Nerve Damage: How Does It Happen and What Can You Do About It?
The pain caused by nerve damage is difficult to treat, but new methods and patience can improve quality of life.
From head to toe, nerve damage can affect any part of the body. The condition is surprisingly prevalent—20 million people in the U.S. alone. Half of all people with diabetes have some form of nerve damage, according to the American Diabetes Association, and diabetic neuropathy is just one of more than 100 types.
What Causes Nerve Damage?
The American Academy of Orthopaedic Surgeons portrays the nervous system as a complex collection of electrical cables and wires within the body. When the wires are compressed or broken, the nerves cannot receive or send messages to specific parts of the body.
The result is damage to the central or peripheral nervous system and the areas of the body they service. The central nervous system is the brain and spinal cord. The peripheral nervous system consists of nerves outside the brain and spinal cord.
One of the problems with nerve damage is that it can develop as a result of such a wide range of injuries, diseases, conditions, and even treatments. Below are a few examples, but in many cases the causes of nerve damage are simply idiopathic (unknown).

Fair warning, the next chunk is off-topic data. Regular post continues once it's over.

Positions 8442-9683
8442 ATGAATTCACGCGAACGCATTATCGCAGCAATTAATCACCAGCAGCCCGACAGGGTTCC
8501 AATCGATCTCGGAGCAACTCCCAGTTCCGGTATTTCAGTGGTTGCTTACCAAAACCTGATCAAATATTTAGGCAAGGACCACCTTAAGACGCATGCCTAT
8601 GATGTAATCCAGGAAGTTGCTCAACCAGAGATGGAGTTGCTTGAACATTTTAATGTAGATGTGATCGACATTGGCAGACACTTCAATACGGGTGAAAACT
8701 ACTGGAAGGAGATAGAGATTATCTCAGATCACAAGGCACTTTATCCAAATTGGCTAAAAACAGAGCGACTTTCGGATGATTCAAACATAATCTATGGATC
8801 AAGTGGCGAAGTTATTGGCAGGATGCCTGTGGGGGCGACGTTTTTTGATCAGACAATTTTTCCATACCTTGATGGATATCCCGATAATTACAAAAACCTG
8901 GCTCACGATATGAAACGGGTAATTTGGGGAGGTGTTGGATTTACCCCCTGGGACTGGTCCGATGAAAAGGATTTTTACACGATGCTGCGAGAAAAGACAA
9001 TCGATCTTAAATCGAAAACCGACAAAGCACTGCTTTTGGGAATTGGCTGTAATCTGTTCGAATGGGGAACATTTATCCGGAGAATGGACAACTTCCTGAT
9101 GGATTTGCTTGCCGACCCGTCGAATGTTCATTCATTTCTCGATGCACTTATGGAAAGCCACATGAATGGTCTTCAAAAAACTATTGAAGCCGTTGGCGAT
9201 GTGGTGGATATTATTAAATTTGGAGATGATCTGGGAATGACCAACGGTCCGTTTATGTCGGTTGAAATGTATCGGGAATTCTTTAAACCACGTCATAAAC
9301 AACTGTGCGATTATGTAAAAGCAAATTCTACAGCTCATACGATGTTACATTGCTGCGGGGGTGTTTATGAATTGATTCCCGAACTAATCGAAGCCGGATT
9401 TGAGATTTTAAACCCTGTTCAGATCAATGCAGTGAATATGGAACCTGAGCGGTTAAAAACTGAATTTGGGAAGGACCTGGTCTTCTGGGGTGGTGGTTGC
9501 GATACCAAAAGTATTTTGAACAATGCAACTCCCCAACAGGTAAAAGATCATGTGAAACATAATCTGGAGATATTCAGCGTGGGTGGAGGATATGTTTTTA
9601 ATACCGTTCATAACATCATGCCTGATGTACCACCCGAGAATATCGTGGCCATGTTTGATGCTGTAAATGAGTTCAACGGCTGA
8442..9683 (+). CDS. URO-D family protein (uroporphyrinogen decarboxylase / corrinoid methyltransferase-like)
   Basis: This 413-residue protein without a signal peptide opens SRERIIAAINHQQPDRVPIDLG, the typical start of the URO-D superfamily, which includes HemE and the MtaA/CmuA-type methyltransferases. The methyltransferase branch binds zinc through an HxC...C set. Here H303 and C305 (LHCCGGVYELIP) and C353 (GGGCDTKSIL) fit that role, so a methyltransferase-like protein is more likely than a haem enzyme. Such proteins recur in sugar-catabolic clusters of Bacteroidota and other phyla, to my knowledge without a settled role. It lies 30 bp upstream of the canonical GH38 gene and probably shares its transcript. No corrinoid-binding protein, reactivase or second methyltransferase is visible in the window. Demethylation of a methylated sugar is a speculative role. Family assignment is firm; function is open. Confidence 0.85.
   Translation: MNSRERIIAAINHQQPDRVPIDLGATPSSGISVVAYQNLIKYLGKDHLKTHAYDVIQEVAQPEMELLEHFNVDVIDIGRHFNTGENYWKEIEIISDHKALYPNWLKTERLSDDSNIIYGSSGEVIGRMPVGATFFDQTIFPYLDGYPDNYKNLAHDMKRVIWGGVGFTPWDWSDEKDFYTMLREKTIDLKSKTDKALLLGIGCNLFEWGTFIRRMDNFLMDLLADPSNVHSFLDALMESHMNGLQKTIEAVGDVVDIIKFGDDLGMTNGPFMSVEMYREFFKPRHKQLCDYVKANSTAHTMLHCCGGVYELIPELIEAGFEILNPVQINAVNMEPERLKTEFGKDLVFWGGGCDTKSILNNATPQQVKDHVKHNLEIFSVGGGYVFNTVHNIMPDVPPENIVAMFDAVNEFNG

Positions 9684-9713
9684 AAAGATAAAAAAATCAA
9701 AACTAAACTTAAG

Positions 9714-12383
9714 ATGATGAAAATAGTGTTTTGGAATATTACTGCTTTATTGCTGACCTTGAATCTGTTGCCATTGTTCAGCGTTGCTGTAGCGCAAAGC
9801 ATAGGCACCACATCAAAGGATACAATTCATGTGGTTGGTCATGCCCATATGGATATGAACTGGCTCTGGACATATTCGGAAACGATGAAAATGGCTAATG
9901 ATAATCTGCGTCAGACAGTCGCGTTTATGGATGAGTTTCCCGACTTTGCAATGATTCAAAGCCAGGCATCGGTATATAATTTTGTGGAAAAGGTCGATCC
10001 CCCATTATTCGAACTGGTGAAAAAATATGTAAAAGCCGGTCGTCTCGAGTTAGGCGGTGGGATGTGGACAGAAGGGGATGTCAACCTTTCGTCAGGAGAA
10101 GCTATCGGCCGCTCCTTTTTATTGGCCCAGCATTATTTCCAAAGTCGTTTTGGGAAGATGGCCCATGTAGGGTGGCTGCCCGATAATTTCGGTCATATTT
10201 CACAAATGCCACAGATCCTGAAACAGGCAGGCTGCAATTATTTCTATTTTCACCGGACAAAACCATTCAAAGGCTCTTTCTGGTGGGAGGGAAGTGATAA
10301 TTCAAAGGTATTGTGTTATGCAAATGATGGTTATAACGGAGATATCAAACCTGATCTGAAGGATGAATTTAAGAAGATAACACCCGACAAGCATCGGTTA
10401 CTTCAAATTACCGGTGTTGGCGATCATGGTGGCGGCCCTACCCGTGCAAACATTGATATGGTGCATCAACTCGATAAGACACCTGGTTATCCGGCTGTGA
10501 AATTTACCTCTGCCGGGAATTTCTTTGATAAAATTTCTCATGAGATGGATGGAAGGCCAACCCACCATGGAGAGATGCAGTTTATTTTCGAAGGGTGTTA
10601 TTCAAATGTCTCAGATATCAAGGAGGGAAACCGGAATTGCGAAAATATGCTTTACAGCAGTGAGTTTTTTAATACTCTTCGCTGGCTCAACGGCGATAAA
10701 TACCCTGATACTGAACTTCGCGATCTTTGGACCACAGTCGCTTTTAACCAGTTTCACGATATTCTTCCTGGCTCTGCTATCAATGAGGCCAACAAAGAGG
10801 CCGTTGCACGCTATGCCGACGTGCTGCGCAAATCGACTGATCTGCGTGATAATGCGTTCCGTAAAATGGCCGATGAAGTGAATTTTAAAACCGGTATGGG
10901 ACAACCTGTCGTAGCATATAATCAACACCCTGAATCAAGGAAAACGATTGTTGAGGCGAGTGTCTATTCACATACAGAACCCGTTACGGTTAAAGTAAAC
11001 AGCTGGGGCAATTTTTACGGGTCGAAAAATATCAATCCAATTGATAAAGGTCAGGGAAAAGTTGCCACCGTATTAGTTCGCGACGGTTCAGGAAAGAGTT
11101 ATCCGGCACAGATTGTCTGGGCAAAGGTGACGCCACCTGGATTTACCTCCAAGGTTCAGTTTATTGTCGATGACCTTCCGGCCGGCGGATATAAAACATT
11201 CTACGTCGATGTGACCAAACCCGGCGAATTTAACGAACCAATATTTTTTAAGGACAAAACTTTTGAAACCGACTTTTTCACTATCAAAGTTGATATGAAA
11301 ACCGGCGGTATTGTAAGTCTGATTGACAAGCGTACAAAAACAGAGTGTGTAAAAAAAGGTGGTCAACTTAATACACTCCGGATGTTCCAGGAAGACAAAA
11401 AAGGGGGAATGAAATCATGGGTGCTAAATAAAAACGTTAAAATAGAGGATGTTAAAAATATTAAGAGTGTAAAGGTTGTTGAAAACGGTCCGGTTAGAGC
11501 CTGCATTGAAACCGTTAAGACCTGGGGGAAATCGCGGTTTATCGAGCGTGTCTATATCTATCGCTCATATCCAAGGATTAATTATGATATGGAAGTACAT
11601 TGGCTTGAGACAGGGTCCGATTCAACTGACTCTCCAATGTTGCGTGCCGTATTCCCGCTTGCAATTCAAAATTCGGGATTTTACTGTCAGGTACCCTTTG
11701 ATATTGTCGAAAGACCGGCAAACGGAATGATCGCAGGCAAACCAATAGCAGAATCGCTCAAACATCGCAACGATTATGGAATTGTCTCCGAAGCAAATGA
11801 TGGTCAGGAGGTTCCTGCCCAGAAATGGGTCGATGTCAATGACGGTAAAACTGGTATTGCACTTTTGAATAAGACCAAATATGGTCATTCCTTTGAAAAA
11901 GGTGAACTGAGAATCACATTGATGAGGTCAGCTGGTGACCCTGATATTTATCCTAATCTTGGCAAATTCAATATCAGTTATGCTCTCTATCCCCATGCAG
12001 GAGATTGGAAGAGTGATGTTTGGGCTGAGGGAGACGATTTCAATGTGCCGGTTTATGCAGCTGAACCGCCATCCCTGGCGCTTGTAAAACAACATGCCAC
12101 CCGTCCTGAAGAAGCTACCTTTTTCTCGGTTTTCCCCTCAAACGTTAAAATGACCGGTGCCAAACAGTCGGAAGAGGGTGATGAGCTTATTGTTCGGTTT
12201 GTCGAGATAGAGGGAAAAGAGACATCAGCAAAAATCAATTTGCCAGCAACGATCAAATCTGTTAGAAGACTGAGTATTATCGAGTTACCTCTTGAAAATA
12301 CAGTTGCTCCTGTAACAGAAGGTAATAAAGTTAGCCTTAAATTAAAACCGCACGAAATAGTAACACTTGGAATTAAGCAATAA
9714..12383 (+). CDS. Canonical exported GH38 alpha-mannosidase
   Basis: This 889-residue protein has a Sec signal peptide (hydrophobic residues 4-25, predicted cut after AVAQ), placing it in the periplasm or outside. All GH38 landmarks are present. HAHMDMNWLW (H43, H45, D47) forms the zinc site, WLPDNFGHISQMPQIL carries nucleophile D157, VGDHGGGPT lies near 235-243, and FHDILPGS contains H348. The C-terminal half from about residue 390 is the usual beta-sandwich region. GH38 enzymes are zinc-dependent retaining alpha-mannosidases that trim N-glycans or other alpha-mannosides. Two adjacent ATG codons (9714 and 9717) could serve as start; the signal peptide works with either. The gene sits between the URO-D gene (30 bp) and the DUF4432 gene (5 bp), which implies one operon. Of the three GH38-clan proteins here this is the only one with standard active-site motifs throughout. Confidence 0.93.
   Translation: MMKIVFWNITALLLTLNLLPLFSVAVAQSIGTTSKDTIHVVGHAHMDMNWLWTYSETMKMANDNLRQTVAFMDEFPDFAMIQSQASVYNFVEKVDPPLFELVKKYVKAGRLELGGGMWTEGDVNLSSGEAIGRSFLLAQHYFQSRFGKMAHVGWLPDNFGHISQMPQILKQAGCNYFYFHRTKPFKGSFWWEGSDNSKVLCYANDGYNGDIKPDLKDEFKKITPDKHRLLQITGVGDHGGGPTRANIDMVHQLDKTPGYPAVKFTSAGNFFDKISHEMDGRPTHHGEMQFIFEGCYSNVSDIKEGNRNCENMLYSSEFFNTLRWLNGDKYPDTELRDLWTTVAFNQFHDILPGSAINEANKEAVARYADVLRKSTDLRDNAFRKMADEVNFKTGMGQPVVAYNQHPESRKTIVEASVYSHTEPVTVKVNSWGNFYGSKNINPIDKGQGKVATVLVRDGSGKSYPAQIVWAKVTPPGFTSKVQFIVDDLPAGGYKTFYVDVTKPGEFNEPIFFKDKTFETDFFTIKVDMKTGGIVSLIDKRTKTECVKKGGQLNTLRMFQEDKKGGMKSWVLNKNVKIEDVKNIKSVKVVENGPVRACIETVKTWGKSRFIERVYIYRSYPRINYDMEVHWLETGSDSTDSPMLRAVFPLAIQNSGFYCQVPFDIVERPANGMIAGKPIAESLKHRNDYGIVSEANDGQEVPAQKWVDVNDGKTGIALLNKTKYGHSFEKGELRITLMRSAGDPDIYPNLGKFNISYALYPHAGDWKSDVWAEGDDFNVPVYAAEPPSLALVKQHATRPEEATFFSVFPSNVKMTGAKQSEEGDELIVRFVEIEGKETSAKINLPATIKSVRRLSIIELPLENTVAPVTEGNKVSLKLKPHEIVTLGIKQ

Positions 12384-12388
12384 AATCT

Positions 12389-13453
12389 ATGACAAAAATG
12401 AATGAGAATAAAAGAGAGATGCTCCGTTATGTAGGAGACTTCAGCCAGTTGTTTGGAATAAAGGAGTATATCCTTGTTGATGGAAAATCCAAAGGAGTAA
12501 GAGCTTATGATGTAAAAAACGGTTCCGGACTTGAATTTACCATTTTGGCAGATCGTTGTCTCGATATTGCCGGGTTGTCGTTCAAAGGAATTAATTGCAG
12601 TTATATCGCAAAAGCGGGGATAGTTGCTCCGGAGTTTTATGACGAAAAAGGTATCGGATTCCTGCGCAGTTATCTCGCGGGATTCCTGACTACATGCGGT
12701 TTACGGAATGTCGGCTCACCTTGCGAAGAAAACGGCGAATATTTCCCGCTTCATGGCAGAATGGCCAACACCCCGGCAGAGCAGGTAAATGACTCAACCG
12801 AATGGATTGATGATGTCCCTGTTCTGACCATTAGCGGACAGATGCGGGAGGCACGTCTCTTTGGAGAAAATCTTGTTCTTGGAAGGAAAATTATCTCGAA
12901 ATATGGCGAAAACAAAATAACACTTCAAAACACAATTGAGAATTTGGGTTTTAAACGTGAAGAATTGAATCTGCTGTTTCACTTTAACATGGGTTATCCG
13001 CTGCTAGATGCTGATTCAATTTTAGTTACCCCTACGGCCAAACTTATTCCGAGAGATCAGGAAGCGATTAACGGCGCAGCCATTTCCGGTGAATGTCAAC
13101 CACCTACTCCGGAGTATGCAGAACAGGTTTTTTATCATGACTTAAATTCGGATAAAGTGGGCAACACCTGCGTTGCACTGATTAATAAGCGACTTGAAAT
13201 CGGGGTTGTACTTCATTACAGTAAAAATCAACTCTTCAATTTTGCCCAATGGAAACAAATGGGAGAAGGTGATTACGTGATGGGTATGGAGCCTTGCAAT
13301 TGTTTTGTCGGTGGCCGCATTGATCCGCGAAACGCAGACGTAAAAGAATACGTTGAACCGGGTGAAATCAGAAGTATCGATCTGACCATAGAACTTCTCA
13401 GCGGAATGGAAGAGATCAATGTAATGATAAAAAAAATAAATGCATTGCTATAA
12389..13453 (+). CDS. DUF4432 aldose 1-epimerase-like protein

- Inflammatory bowel disease
- Vitamin B6, B12 deficiencies
- Toxic substances
- Inherited diseases
- Alcohol abuse
- Lyme disease
- Kidney disease
- Trauma (injury)
- Other medications (anticonvulsants, statins, blood pressure drugs)
What Are the Symptoms of Nerve Damage?
Symptoms vary, depending on which nerves have been compromised and the severity of the damage. The symptoms can be as mild as a tingling feeling (think of when your foot temporarily “goes to sleep”) or as severe as total loss of feeling or intense pain. Here’s a more comprehensive list of symptoms.
- Tingling sensation
- Burning sensation
- Sharp or stabbing pain
- Muscle weakness
- Muscle atrophy
- Lack of coordination
- Sensitivity to touch
- Heavy sensation in arms, legs
- Drop in blood pressure
- Excessive sweating
- Dropping things
- Bowel, bladder dysfunction
- Digestive problems
The indirect effects of nerve damage can be just as difficult as the primary symptoms. People with the condition are more likely to fall because of loss of balance or muscle weakness. They are more likely to experience burns because they cannot feel temperature changes and more likely to develop infections because of unnoticed injuries.
How Is Nerve Damage Diagnosed?
Your family doctor or a neurologist will conduct simple tests to assess muscle strength, reflexes, balance, coordination, hearing, vision, and signs of numbness.
More sophisticated tests determine the location and severity of damage, and electromyography (EMG) records electrical activity in muscle tissue. An EMG may detect problems with muscles, nerves, or signals between the two.
Blood tests, including measurements of creatinine levels, might indicate kidney dysfunction.
TIPS FOR PROTECTING YOURSELF
- Be careful with sharp, hot, and cold objects.